True, some of them may be fond of selling or smoking meth. True, some may be ready to shiv you when you’re eating pudding in the prison cafeteria. But there is a broadly religious message to ICP’s music, which appeals to many of their fans.

Violent J and Shaggy 2 Dope, whose real names are Joseph Bruce and Joseph Utsler, explicitly acknowledge that their music has a religious message. Admittedly, it differs from the music you hear on Christian radio stations in its relentless profanity, obscenity, and obsession with comic violence and homicidal fantasy. You can’t put your hands in the air and sway side to side, closing your eyes, as you feel it move over you. But God is, amidst the murk, present.

Violent J explained: “[Sex and violence is] the stuff that people are talking about on the streets…to get attention, you have to speak their language. You have to interest them, gain their trust, talk to them and show you’re one of them. You’re a person from the street and speak of your experiences. Then at the end you can tell them God has helped me out like this and it might transfer over instead of just come straight out and just speak straight out of religion. ”

ICP’s music is defined by a core mythology, referred to as “The Dark Carnival” mythos. It began in a dream Violent J had, involving a traveling “Dark Carnival” filled with the souls of the damned. The Carnival is a limbo-like dimension in which the violent and depraved participate in nightmarish fairground rides and activities, before being sent to hell.

In developing this mythology, Insane Clown Posse occasionally alights upon ideas that are authentically creative. For example, they imagine a character called the “Ringmaster,” who directs the Dark Carnival and leads the souls of the damned into hell. Interestingly, the Ringmaster is created by one’s own sins: he is the personification of the evil you have manifested in your own life.

This mirrors an insight from the great nineteenth-century British writer Thomas DeQuincey. DeQuincey recounts the near-death-experience of a woman who nearly drowned in a river but survived to claim that she had relived every moment of her life, seeing each in a new light. He goes on to speculate that “the dread book of account which the Scriptures speak of is in fact the mind itself of each individual.” ICP’s Ringmaster character definitely has a similar vibe.

Of course, if you sat down to listen to the songs that develop this mythology, you would constantly throw up in your mouth. But if you tease the idea out of the matrix of ignorance in which it is embedded, you can (kind of) appreciate it.

Where Sin, Death, and the Devil Can Lead

An obsession with sin, evil, and death can be mere macabre camp or the indication of a warped psyche, but it can also betoken an actual religious sensibility. You are getting the sense that things are not as they should be. The world is out of balance. Your own mind is out of balance. You have become conscious of sin. That, at least, is one reason to put on evil clown makeup. (Outside of Halloween, it is probably the only semi-legitimate reason, as well).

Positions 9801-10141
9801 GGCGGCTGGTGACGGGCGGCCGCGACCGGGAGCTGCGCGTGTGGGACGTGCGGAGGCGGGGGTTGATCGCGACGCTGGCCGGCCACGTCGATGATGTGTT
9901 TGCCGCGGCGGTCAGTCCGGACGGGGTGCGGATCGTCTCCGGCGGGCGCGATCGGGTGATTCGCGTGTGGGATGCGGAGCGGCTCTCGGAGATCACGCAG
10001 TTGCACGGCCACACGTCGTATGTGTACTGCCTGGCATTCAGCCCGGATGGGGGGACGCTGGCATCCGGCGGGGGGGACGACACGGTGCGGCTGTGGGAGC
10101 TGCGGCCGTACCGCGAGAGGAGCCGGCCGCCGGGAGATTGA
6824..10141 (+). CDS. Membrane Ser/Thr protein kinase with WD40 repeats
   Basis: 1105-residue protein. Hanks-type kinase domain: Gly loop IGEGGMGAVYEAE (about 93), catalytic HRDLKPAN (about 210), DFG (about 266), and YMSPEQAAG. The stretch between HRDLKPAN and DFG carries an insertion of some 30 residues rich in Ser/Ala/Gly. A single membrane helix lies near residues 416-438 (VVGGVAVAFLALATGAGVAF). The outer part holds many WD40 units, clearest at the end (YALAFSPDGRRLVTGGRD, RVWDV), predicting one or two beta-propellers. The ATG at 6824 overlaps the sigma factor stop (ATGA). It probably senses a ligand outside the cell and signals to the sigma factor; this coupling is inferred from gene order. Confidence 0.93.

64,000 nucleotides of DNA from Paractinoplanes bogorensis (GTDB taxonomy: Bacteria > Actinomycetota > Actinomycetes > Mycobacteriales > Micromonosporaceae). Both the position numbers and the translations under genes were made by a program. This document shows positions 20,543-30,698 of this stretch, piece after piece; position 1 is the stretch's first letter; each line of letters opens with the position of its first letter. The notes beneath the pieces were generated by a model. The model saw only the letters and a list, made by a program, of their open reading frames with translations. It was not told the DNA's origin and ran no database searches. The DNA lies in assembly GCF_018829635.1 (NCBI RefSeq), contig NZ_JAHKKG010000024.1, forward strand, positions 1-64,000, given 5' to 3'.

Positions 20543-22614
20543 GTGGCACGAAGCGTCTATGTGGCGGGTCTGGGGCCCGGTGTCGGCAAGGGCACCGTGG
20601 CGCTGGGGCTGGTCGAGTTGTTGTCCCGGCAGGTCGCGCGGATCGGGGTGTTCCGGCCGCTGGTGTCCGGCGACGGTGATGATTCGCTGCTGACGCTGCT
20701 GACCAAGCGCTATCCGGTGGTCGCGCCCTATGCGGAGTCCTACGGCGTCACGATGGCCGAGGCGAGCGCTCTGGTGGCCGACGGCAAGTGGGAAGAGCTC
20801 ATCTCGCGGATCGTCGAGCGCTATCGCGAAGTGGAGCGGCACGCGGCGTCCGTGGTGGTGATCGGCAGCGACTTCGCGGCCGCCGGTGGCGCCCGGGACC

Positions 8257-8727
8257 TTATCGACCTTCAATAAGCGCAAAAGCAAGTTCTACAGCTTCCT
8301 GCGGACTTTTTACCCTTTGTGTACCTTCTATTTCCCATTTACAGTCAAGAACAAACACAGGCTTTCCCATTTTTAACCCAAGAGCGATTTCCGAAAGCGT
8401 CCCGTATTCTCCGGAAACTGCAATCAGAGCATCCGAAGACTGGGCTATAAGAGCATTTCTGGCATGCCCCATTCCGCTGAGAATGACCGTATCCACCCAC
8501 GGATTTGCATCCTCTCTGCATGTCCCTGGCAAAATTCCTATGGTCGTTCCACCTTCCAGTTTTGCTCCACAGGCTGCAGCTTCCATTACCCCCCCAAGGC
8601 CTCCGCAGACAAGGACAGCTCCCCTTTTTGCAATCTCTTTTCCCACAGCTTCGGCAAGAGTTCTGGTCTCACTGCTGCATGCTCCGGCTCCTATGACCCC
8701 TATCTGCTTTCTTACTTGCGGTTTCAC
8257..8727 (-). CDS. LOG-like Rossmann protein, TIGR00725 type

ICP’s version of monotheism is like a cargo cult version of Christianity and Judaism.

There are Pacific Islanders who, not understanding the merely material and mechanical nature of the airplanes and ships that brought crates of goods to their islands, formed religions to prophesize messianic figures who would bring more cargo. These religions are called “cargo cults.” ICP’s version of monotheism is like a cargo cult version of Christianity and Judaism.

ICP heard about those religions, as kids. They like God. But, by their own admission, they are utterly uneducated in the merest basics of these faiths. They are resolutely un-churched, inventing their own religion from scratch, which highlights the miserable state of religious education in the United States.

The great Christian thinker Soren Kierkegaard once said the aim of life is to “find a truth that is true for me, something for which I can live or die.” Isn’t this what the Juggalos require? As a population at the bottom of society, shouldn’t this message have been ministered to them at some point? Without any guiding ideas about religion to start with, you have to re-invent it all, using the little scraps you’ve picked up here and there.

Of course, a Juggalo could always go to church of his or her own volition or get a library card and read up on religion. But in 2017 that’s like demanding a quest beyond Game of Thrones’ giant ice wall: few have the heart to undertake it. We need apostles who can deliver a message that pierces the heart and raids the mind: not the vacuity of the prosperity gospel, but something that brings our existential situation home to us. We live in a world full of suffering, in a state that seems broken and meaningless. But there is a way out.

I cannot guarantee this sobering message will win the hearts and minds of the Juggalos, but it’s worth a try. After all, inside every scary clown, there lives a sad clown.

Sam Buntz is a writer based in Connecticut. His work has appeared in The Federalist, The Washington Monthly, and Pop Matters. A graduate of Harvard Divinity School, his writing often focuses on the intersection of religion, politics, and pop culture.